Why Ford’s Surprise Meeting May Produce No Mulally News
Once Reuters reported Ford (NYSE:F) would hold an unexpected pre-Christmas meeting for analysts, the auto and tech worlds began bracing for news about Chief Executive Alan Mulally and his speculated departure to Microsoft (NASDAQ:MSFT). Though there is substance behind the proposed movements of Mulally, Ford may very well be gearing up for its unprecedented slate of new vehicle releases in 2014.
In fact, the wave of releases is in many ways a showcase for the achievements of Mulally during his tenure at Ford. The chief executive’s “One Ford” strategy has built brand reputation worldwide, while its new releases continue to please critics and consumers alike. During Mulally’s tenure, Ford presented the Focus as a global car competing to be the worldwide bestselling, introduced a dazzling new Fusion that is excelling in the midsize segment, and furthered the reign of the F-150 as America’s top-selling truck.
The recent unveiling of the 2015 Ford Mustang showed Ford is far from finished with its ambitious agenda. The automaker will release a record 23 different vehicles in 2014, which some analysts say is enough reason to prompt the December 18 meeting.
A Morgan Stanley analyst told Reuters the December 18 meeting may very well just be an opportunity for Ford to update its earnings estimates for the coming year. However, news about Mulally continued to dominate the headlines in a week when GM (NYSE:GM) announced Mary Barra was taking the reins as the next chief executive of the top U.S. automaker.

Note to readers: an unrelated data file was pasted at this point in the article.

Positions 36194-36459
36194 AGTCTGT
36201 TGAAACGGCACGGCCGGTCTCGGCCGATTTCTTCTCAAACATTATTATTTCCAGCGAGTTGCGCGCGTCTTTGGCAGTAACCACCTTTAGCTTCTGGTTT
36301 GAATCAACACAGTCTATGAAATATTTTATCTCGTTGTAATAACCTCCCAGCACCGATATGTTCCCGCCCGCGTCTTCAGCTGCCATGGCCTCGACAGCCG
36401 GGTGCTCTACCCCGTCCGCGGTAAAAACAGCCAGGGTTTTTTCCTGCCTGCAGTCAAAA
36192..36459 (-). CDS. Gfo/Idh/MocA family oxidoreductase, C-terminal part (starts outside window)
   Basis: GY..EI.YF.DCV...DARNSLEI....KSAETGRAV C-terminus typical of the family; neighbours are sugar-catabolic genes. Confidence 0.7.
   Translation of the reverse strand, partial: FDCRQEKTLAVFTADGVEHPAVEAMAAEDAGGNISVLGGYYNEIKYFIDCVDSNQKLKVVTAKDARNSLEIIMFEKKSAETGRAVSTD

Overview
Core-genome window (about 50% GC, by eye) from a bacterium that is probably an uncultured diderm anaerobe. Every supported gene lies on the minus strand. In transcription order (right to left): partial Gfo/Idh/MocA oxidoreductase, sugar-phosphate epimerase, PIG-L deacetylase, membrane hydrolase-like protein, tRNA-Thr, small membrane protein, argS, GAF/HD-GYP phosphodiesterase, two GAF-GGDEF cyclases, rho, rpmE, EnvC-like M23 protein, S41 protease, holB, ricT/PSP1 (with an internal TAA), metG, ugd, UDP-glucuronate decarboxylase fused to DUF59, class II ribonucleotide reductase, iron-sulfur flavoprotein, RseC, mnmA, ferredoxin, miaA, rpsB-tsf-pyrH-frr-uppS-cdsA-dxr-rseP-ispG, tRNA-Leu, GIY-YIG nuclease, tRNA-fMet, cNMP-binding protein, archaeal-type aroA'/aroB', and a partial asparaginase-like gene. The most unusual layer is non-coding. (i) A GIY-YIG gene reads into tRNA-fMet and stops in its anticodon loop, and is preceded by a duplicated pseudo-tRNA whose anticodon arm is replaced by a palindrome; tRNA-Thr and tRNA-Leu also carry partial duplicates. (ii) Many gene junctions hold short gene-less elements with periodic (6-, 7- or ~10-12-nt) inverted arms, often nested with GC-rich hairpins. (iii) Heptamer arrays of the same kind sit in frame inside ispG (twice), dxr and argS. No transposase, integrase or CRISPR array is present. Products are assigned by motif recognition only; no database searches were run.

Speculation about Mulally’s departure mainly focuses on the needs of Microsoft. While Mulally’s reputation as the turnaround whiz could be a good fit for the tech company, many point to Mulally’s lack of expertise in Microsoft’s products as an argument against his candidacy.
Mulally constantly reiterates how happy he is at Ford while the automaker’s directors repeat the plan for him to stay on as chief executive through 2014. One auto analyst told Reuters it is preferable to resolve the Ford succession plan quickly rather than have it “stealing attention away from key model launches.” For now, Ford is trying to keep the focus on automobiles and away from the executive class.
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